I was just lecturing yesterday on streptococci, and discussing how the diseases caused by the group A streptococcus (Streptococcus pyogenes). This is the bacterium that causes diseases as varied as “strep throat,” streptococcal toxic shock syndrome, and necrotizing fasciitis (aka the “flesh-eating disease.”) It’s also caused historical epidemics of scarlet fever, a major scourge in many countries from the mid-1800s or so until around the turn of the century, when it started to wane for no apparent reason. (The worry over this illness was captured in Margery Williams’ 1923 book, “The Velveteen Rabbit,” where The Boy suffers from scarlet fever). The bacterium also has–and still does, in many developing countries–caused outbreaks of rheumatic fever, which can damage heart valves and result in rheumatic heart disease.
Yesterday, S. pyogenes was again in the news with a report of a scarlet fever outbreak in North Korea (more after the jump).
Scarlet fever has been spreading in North Korea and threatens to become a full-blown epidemic despite efforts by authorities to contain the disease, a news report said Wednesday.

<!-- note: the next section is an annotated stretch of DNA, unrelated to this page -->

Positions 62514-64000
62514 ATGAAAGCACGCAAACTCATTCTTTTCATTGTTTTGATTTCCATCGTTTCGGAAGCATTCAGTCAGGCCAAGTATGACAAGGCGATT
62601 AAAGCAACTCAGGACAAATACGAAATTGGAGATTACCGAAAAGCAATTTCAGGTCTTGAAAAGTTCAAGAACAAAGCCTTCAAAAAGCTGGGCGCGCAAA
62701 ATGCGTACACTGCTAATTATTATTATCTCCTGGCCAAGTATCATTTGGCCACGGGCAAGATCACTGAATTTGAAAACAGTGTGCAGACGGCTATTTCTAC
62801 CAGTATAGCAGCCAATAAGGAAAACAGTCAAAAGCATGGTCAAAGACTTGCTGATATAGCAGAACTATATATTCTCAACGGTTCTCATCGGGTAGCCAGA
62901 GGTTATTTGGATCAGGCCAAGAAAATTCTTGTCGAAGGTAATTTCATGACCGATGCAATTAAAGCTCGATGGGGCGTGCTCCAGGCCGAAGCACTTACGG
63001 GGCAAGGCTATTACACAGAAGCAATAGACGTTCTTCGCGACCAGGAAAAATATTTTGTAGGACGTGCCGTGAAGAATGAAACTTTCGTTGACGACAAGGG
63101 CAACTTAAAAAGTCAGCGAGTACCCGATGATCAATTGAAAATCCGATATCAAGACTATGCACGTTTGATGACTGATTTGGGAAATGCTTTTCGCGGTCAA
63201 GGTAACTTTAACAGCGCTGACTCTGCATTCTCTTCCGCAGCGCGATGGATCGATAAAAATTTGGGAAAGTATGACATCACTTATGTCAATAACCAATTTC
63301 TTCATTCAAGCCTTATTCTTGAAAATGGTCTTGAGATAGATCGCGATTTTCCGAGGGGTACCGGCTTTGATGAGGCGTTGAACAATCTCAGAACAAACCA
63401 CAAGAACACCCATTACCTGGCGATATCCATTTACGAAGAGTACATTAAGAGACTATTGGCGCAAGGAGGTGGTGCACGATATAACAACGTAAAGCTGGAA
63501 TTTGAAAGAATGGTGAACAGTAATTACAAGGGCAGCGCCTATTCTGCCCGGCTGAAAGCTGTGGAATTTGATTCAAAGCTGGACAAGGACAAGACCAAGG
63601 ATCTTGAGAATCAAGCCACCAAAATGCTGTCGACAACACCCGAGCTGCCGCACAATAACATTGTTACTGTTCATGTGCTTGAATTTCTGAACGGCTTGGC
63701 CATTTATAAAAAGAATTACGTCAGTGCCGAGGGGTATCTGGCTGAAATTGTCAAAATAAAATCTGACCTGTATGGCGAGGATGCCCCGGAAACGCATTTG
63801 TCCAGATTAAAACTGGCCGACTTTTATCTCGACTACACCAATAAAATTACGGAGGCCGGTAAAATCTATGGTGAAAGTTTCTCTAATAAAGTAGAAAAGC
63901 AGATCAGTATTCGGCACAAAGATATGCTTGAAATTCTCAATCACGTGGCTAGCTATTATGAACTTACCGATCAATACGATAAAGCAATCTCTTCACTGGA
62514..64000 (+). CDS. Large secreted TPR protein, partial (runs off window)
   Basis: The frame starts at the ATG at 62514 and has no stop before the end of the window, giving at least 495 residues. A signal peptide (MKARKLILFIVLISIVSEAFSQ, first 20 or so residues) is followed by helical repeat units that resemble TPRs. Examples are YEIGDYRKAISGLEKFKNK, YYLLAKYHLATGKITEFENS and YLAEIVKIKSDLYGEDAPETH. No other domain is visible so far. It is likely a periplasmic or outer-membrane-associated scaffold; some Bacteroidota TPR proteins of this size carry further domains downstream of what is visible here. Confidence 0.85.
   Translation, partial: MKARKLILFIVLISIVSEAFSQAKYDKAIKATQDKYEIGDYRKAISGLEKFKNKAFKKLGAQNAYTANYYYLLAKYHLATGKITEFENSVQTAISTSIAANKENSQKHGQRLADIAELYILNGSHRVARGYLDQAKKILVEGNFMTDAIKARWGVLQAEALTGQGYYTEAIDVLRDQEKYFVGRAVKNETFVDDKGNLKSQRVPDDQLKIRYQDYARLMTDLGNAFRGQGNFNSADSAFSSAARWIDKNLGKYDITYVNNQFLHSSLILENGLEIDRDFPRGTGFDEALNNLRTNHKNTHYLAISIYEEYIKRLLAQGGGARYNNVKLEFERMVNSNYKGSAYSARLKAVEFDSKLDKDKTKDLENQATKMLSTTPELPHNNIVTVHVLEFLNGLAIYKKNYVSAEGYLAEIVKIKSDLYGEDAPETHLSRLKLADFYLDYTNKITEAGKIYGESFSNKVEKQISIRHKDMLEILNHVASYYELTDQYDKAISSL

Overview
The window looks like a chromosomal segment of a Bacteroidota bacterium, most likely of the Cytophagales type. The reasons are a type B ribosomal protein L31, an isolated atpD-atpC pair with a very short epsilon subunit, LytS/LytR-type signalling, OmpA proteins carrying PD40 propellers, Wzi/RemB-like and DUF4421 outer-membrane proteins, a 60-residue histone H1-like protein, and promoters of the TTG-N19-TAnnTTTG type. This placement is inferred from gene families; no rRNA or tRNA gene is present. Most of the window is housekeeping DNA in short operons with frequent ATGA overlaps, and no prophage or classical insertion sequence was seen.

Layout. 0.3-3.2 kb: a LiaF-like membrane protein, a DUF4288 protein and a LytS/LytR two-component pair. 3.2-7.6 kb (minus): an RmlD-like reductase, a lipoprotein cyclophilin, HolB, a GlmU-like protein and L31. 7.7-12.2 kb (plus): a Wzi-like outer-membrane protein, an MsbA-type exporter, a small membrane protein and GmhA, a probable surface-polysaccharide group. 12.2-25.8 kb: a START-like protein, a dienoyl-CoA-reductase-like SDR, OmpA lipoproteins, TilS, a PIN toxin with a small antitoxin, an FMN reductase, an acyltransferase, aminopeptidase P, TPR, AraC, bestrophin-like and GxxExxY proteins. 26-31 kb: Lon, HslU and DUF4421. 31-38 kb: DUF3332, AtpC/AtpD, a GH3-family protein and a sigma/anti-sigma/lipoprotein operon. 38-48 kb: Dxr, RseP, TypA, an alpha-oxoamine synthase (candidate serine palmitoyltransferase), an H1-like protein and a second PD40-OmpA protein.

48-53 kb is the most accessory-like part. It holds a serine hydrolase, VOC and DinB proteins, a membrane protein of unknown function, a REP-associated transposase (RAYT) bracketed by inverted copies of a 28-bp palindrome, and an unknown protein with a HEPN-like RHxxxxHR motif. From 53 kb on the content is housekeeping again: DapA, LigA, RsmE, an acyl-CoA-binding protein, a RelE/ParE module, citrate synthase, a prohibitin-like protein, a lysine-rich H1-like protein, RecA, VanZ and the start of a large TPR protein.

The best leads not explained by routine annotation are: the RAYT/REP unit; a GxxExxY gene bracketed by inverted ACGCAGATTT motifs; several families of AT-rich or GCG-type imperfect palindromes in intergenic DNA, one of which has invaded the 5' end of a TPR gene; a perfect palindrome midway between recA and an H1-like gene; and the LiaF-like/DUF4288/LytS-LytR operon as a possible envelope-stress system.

The disease, which broke out in the North’s northern Ryanggang Province last month, is rapidly spreading to other parts of the communist state, including the capital, Pyongyang, South Korea’s Yonhap news agency reported, citing unnamed sources.
Lack of medicine coupled with poor sanitary conditions are to blame for the rapid spread of the fever in the impoverished communist country, leading to the deaths among the aged and infants, Yonhap said.
Kwon Joon-wook, a South Korean CDC official, said scarlet fever “could be easily treated with antibiotics but it could become a problem” in a country like North Korea, which suffers from a lack of medicine.
Strep are fairly contagious by close contact and especially shared utensils, drinking glasses, etc., so it does take some effort to contain it when an outbreak is already in progress. Treatment is one good way to minimize the outbreak, but if antibiotics aren’t readily available, there’s the potential for a lot of misery there.
Image from http://www.humanillnesses.com/original/images/hdc_0001_0003_0_img0225.jpg